NationsBank Corp.'s reputation as an aggressive acquirer, steadily gobbling up smaller banks on a westward path toward creating a national bank, has obscured some of its moves in an opposite direction.

Since 1994, the Charlotte, N.C., company has been quietly exiting certain markets. It has struck 41 deals to sell 111 branches and $2.1 billion of assets, mainly to community banks in the South.

NationsBank took its latest such step last week, agreeing to sell its three retail branches in Kentucky-all in Hopkinsville-to $1.9 billion-asset Area Bancshares of Owensboro.

The sale, for undisclosed terms, would be $310 billion-asset NationsBank's official farewell to the Blue Grass State's retail market.

An executive said NationsBank had simply not acquired enough market share to justify the expense of continuing the operations. NationsBank entered Kentucky in 1991 through its acquisition of C&S/Sovran Corp.

"We have enjoyed serving customers in this market, however, we do not have a large enough presence in Kentucky to serve our customers effectively," said Doyle Rippee, president of NationsBank of Kentucky.

Area Bancshares is the state's sixth-largest bank-and the second-largest homegrown institution-with 54 branches in 23 cities and a 3% share of deposits, according to Sheshunoff Information Services Inc.. NationsBank ranks an unaccustomedly low 40th, with 0.34% of Kentucky deposits.

"We like to be 1, 2, or 3 in a market," said Fred Hannon, a NationsBank spokesman. "We didn't have a big enough presence in Kentucky."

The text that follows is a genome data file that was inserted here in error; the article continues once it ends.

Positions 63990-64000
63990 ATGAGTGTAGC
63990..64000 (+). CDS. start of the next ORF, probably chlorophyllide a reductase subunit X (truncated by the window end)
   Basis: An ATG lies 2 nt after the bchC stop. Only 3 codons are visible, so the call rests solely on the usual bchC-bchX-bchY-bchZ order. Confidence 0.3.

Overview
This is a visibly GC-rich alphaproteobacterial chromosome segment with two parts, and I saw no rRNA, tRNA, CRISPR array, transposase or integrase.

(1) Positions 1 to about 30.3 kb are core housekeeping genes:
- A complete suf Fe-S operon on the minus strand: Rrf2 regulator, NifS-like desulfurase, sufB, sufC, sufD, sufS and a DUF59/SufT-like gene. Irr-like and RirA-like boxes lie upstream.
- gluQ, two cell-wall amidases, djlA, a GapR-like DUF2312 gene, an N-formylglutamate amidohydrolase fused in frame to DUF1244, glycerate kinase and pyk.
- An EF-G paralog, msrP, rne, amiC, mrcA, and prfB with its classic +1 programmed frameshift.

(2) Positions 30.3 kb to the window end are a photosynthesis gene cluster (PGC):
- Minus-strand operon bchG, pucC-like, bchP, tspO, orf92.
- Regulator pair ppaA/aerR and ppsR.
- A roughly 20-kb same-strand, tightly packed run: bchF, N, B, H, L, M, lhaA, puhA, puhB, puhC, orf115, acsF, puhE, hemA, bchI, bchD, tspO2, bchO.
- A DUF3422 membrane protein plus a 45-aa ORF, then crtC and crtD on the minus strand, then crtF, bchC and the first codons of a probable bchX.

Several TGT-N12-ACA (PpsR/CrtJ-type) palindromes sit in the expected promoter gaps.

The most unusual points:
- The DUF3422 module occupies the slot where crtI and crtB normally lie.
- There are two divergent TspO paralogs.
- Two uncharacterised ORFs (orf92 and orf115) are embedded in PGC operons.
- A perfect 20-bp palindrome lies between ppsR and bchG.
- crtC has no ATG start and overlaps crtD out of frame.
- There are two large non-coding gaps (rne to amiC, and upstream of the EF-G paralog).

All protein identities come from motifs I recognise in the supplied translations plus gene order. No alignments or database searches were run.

Analysts said the sale is in keeping with superregional banks' more urban concentrations.

"There is always going to be a community bank strategy in the more rural areas," said George Bicher, an analyst at BT Alex. Brown. "Large banks are retrenching." Branch sales by large banks like NationsBank are not unusual, analysts said. Many are mandated by regulators following mergers.

NationsBank appears to be trimming down voluntarily to focus on regions that have better demographics and suit its expansion strategy.

"They are pruning the tree," said Harold R. Schroeder, an analyst at Keefe, Bruyette & Woods. "These are little pockets of business that hadn't been getting a lot of attention internally."

Area Bancshares would acquire the charter of NationsBank of Kentucky NA, $122 million of deposits, $94 million of loans, and $165 million of assets. The bank said it intends to hire NationsBank personnel and operate the branches under its First City Bank subsidiary.

A fourth branch at Fort Campbell, a military installation, will not be sold and will continue to be operated by NationsBank.

"Why wouldn't NationsBank just buy Area Bancshares?" Mr. Schroeder said."They are looking for bigger pieces of the consolidation puzzle."

Many of NationsBank's sales since 1994 have been to community banks in small towns in Virginia, Arkansas, Texas, and Georgia, according to Sheshunoff.

NationsBank off-loaded its biggest piece of business last year, packaging 11 Oklahoma branches and $148 million of deposits for BankFirst Corp., a $1.3 billion-asset institution in Oklahoma City that has 60 branches in 28 Oklahoma towns.

The housecleaning has not been limited to branch sales. NationsBank announced last Thursday it would sell part of the institutional trust business of the former Barnett Banks Inc. to CCB Financial Corp. in Durham, N.C. NationsBank's $15 billion acquisition of Barnett, based in Jacksonville, Fla., closed in January.

The trust sale, also for undisclosed terms, would transfer $3 billion of assets for 450 custody, escrow, and employee benefit accounts of Florida- based customers.

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